Bode Miller knows, like we all do, that the only thing NBC likes more than stories about dead relatives are ones about heartbreaking disappointment. On Sunday, Bode Miller won the bronze medal in one of the last races in his career, the men's Super-G. The victory tied him with Bonnie Blair in second place for the most career medals a U.S. Olympian has won at the Winter Olympics.
Yet, the focus of NBC's coverage was Miller's dead brother, Chilly. Chilly was a snowboarder who had hopes of going to Sochi, but died unexpectedly last April. NBC Olympics correspondent Christin Cooper asked him about his brother immediately upon finishing, and didn't let it go until Miller doubled over and wept.
Here's a transcript of the key moment:
Cooper: I know you wanted to be here with Chilly experiencing these games, how much does it mean to you to come up with a great performance for him? And was it for him?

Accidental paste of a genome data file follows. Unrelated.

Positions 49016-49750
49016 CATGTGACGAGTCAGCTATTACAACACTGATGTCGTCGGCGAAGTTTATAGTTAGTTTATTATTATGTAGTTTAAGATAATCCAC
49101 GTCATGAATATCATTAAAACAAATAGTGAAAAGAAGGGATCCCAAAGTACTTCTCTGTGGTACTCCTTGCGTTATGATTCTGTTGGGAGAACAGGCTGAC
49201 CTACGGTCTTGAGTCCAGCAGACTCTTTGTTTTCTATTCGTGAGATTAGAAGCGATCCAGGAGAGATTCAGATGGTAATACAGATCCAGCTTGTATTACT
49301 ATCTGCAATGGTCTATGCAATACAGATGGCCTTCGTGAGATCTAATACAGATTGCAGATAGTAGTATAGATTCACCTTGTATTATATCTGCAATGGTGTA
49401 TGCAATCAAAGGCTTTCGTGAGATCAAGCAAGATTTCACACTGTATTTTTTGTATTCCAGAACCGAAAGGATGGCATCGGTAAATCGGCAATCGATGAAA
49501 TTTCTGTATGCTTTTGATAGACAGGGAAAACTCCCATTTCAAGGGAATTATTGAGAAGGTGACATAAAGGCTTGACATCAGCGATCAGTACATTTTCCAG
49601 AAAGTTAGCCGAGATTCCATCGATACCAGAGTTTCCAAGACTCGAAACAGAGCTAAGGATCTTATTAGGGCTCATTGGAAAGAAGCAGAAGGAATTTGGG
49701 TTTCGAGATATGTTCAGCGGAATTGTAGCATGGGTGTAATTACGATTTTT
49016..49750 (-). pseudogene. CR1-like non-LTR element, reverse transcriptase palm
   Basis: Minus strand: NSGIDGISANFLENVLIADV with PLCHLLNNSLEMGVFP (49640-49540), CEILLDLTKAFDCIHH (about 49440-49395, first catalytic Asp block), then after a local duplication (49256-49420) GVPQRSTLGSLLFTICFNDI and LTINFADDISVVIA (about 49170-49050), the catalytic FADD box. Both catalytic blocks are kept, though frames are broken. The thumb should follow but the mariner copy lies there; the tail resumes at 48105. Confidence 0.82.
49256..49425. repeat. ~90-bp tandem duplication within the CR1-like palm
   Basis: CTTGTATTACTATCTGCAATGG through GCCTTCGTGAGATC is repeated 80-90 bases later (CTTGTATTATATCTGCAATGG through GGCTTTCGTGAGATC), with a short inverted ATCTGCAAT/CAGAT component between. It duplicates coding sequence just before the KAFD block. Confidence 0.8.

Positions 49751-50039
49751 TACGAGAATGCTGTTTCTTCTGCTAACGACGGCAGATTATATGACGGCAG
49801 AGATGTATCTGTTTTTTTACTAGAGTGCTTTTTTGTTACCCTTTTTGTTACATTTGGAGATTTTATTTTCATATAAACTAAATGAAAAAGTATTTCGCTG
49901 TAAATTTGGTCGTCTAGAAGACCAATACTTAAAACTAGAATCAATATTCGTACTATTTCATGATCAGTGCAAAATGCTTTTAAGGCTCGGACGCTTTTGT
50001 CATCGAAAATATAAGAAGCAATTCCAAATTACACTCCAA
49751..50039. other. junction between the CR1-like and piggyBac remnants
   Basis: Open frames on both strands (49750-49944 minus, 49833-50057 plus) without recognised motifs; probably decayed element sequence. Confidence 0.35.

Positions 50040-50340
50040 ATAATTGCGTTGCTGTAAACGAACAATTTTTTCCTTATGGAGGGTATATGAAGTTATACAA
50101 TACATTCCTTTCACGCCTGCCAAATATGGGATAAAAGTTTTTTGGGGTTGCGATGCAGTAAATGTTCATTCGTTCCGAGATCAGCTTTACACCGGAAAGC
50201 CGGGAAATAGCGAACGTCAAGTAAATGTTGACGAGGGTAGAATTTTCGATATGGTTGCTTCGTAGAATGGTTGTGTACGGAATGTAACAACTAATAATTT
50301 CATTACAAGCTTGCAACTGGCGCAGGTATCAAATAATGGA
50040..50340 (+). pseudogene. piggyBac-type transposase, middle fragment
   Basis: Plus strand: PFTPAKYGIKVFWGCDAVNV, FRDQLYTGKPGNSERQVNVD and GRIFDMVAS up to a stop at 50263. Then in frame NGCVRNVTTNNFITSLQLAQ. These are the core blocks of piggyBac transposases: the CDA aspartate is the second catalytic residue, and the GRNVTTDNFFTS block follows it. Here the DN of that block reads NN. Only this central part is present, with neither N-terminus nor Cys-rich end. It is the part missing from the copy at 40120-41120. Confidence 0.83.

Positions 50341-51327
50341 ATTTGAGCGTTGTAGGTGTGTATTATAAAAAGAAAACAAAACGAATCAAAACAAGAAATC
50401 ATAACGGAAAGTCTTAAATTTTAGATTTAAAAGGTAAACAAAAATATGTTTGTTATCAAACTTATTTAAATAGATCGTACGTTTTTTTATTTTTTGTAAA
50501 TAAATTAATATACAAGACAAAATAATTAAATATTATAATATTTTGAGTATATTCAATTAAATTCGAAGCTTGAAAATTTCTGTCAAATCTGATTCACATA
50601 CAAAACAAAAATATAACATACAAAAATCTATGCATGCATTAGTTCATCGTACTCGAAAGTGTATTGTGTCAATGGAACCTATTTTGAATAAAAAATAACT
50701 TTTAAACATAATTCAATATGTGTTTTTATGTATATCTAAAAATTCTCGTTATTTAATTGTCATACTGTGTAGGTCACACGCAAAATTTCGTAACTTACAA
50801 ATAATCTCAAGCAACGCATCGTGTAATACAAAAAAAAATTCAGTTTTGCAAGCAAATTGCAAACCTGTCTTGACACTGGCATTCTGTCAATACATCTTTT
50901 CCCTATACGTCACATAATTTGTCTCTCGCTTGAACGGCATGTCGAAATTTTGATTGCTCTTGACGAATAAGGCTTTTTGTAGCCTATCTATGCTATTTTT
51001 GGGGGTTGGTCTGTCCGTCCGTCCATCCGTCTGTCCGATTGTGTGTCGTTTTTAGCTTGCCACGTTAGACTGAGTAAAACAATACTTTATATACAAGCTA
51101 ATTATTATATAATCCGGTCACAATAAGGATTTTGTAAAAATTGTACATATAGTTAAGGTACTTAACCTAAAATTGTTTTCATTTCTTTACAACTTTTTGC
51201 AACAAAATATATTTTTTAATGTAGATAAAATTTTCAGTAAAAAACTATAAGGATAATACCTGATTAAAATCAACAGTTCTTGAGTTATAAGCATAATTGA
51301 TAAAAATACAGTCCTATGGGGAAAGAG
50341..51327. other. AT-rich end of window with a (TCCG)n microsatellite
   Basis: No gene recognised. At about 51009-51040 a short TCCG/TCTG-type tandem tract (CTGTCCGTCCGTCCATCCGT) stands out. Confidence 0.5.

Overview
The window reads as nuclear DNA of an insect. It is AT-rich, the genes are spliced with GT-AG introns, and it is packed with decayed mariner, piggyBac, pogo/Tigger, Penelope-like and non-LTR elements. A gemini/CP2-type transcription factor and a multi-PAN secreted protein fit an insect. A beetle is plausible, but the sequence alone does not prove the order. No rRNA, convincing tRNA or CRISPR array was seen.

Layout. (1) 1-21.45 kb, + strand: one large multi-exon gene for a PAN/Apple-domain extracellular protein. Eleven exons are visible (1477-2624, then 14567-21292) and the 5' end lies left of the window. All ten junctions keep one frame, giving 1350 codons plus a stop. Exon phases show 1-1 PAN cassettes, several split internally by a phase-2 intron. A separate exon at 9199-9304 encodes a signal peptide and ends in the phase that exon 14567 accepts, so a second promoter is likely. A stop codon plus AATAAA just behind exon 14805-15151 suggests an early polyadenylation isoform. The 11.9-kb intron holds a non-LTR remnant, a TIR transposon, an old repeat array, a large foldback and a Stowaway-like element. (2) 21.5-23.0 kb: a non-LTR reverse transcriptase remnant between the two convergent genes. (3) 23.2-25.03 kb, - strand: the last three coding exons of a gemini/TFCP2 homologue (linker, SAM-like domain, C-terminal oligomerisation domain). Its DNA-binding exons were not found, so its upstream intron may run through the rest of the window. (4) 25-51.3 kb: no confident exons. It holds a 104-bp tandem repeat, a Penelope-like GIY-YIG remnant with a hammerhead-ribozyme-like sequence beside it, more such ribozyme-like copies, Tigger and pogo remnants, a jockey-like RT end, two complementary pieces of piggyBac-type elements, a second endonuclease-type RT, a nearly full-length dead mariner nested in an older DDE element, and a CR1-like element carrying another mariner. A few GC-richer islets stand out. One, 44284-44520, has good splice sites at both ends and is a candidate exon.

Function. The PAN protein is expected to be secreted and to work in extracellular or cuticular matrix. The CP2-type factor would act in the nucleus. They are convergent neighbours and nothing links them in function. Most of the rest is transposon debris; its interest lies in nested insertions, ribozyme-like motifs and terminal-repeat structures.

Miller: I mean, I don't know it's really for him. But I wanted to come here and uh — I don't know, I guess make my self proud.
Cooper: When you're looking up in the sky at the start, we see you there and it just looks like you're talking to somebody. What's going on there?
There's something uncomfortable with a human asking another grown human about a dead relative on national television. And there's something deeply upsetting when you watch someone keep on asking. Cooper and NBC have been criticized profusely for the line of questioning and NBC's decision to run the (not live) interview in primetime.